The UK’s Department of International Development (DfID) is planning to spend the aid budget more effectively.
DfID’s Penny Mordaunt reiterated the government’s commitment to the 0.7 percent of GDP target, but stressed that the UK taxpayer expected better value for money on foreign aid.
Speaking at Chatham House’s London Conference, the Secretary of State told the crowd that: “we need to ensure that how we are meeting the 0.7 percent is sensible and works for the British public in the long-term, so we are focused on ensuring there is nothing that hinders the most effective use of these funds.”
It comes after DfID faced widespread condemnation for frivolous spending on Western consultants with some receiving the equivalent of £600 a day rather than on frontline assistance, or spending £9 million on an an Ethiopian ‘Spice Girls‘.
For Mordaunt, Britain’s role should be to fund projects which developing countries are unable to do themselves. It is essential to “build capacity” in these countries, such as energy, to ensure that these countries can create their own economic growth. That is why the construction of large-scale power plants are vital for development, with experts asserting that just one would create up to 800,000 jobs. That is why Japan, China and South Korea are all building fossil fuel power stations in some of the world’s poorest countries.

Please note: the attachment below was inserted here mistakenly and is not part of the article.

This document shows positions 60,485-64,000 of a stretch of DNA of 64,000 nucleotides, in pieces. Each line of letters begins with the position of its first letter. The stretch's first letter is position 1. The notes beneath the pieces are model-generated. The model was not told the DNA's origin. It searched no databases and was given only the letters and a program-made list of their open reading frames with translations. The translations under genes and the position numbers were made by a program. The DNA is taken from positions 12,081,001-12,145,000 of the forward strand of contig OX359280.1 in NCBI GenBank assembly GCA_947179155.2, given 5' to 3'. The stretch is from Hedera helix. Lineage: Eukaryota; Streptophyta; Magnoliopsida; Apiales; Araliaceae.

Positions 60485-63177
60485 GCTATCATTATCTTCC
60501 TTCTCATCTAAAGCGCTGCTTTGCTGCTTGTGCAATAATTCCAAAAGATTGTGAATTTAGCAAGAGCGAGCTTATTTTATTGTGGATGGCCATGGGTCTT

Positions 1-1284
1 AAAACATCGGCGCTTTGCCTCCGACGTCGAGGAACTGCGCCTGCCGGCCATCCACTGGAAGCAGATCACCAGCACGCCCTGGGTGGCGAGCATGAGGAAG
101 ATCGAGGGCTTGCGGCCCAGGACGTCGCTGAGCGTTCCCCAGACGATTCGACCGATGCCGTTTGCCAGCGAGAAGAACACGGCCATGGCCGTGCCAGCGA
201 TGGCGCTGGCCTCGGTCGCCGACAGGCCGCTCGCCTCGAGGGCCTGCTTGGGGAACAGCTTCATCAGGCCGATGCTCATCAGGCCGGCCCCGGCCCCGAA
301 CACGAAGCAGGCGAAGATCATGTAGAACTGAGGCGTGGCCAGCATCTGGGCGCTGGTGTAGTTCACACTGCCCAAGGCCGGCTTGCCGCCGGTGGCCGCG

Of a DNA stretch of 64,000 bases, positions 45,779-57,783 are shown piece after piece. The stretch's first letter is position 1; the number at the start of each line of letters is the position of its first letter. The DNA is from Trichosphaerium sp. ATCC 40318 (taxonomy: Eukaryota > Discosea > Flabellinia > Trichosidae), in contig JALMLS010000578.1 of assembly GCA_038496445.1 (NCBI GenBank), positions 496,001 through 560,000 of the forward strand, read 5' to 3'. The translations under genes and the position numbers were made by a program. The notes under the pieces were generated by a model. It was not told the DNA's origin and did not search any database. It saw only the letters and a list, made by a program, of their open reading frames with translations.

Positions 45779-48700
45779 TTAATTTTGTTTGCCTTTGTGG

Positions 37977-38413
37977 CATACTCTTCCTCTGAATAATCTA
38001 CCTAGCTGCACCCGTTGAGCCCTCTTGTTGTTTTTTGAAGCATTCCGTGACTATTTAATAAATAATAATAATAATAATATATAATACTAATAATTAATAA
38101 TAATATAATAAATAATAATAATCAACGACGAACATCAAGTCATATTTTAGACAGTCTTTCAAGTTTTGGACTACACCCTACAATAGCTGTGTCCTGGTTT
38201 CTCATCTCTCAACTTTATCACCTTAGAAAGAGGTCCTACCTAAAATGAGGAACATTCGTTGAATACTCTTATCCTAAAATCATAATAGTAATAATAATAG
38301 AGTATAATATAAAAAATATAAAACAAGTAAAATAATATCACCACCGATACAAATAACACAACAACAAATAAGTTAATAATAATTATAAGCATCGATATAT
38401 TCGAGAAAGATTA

If the UK Government is serious about improving how it spends public money, it must be prepared to use the aid budget on large-scale infrastructure projects. Investing in energy capacity is one of the easiest ways to ensure that developing countries can stand on their two feet without assistance from the UK taxpayer.